We have seen these for a while being used in hospitals but this is the first to get FDA approval and has a few more features I believe.image  It is interesting that trials were done here in southern California.  It has voice recognition for one and has facial recognition.  It has touch screen capabilities.  Care givers can use their smart phones.  Here’s a video that shows the RP-VITA in use.  When it is done, the unit parks itself.  The doctor is remoting in and interacts with the nurse and patient. 

In addition the company has other models but this is the top of the line.

During Hurricane Sandy a doctor saved a stroke victim in New Jersey.  Here’s another video that explains how the unit works and how all collaborate via the unit for patient care.  BD

LAS VEGAS--How would you feel if you were hospitalized and your doctor were talking to you through a 5-foot robot?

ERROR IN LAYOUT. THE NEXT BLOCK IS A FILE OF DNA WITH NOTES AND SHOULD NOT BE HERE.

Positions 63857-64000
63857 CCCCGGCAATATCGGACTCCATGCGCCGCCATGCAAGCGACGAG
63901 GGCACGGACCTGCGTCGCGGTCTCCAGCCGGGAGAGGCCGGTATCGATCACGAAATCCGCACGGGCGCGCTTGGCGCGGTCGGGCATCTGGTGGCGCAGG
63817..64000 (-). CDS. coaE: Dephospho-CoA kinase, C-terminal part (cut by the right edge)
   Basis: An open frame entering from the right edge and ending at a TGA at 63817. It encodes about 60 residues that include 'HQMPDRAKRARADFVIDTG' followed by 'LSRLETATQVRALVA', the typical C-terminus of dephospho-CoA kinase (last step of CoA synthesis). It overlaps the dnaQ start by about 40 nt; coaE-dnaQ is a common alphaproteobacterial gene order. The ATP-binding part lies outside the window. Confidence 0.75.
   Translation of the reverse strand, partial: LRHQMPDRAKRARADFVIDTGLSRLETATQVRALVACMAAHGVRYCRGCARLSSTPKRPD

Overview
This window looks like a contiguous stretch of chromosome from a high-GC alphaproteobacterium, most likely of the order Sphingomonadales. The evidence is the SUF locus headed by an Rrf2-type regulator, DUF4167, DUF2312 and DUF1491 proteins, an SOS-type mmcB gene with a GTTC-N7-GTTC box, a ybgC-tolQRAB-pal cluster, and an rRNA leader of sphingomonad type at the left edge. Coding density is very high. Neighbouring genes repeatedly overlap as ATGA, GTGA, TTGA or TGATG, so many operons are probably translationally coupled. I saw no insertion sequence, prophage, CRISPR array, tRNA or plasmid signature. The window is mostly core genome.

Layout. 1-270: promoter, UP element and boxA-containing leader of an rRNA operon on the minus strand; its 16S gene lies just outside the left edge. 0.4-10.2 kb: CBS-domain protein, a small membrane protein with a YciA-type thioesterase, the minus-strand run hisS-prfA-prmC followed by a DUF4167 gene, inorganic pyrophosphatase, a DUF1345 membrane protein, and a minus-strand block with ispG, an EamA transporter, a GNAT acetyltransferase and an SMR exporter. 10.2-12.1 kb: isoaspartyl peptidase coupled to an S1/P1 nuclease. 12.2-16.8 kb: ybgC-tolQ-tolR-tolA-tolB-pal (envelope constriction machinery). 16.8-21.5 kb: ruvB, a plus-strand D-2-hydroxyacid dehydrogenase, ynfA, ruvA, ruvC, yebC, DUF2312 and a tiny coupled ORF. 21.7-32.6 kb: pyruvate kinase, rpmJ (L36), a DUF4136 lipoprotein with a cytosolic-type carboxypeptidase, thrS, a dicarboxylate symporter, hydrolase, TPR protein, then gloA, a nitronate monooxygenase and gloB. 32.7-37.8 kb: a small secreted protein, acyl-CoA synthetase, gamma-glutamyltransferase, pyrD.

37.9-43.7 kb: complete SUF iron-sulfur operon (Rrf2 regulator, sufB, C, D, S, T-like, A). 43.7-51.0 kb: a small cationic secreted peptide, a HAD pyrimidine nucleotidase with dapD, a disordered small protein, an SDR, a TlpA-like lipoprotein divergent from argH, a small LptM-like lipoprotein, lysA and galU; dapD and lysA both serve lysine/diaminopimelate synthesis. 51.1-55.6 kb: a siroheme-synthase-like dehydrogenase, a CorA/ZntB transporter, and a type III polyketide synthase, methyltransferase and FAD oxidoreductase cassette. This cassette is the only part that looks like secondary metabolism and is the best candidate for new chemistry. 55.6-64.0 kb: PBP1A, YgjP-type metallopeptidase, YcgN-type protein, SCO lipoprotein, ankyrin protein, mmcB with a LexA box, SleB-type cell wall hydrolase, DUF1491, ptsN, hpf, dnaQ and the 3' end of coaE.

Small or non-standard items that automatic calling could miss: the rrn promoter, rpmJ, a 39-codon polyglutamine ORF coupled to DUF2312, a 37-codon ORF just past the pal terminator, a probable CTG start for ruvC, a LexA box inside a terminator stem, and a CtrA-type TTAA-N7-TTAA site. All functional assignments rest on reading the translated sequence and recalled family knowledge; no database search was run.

RP-VITA (Remote Presence Virtual + Independent Telemedicine Assistant) is a remote-, iPad-operated telepresence bot. It's become the first self-navigating communications robot to receive FDA certification, developers InTouch and iRobot said at CES 2013.

The machine is approved "for telemedicine consults inclusive of active patient monitoring in high-acuity environments where immediate clinical action may be required," InTouch said in a release. Specifically, it's cleared for "active patient monitoring in pre-operative, peri-operative and post-surgical settings, including cardiovascular, neurological, prenatal, psychological, and critical care assessments and examinations."

Based on iRobot's AVA telepresence platform, RP-VITA was unveiled last year. It's been put through trials at Hoag Memorial Hospital Presbyterian, Ronald Reagan UCLA Medical Center, and Children's Hospital of Orange County, and leasing will begin this year at about $6,000 a month.

"This is the first FDA clearance for a navigating robot," Wang says. "It's approved for emergency use, and will be used in life and death situations before other uses. Just as early cell phones were used in emergencies before becoming ubiquitous."



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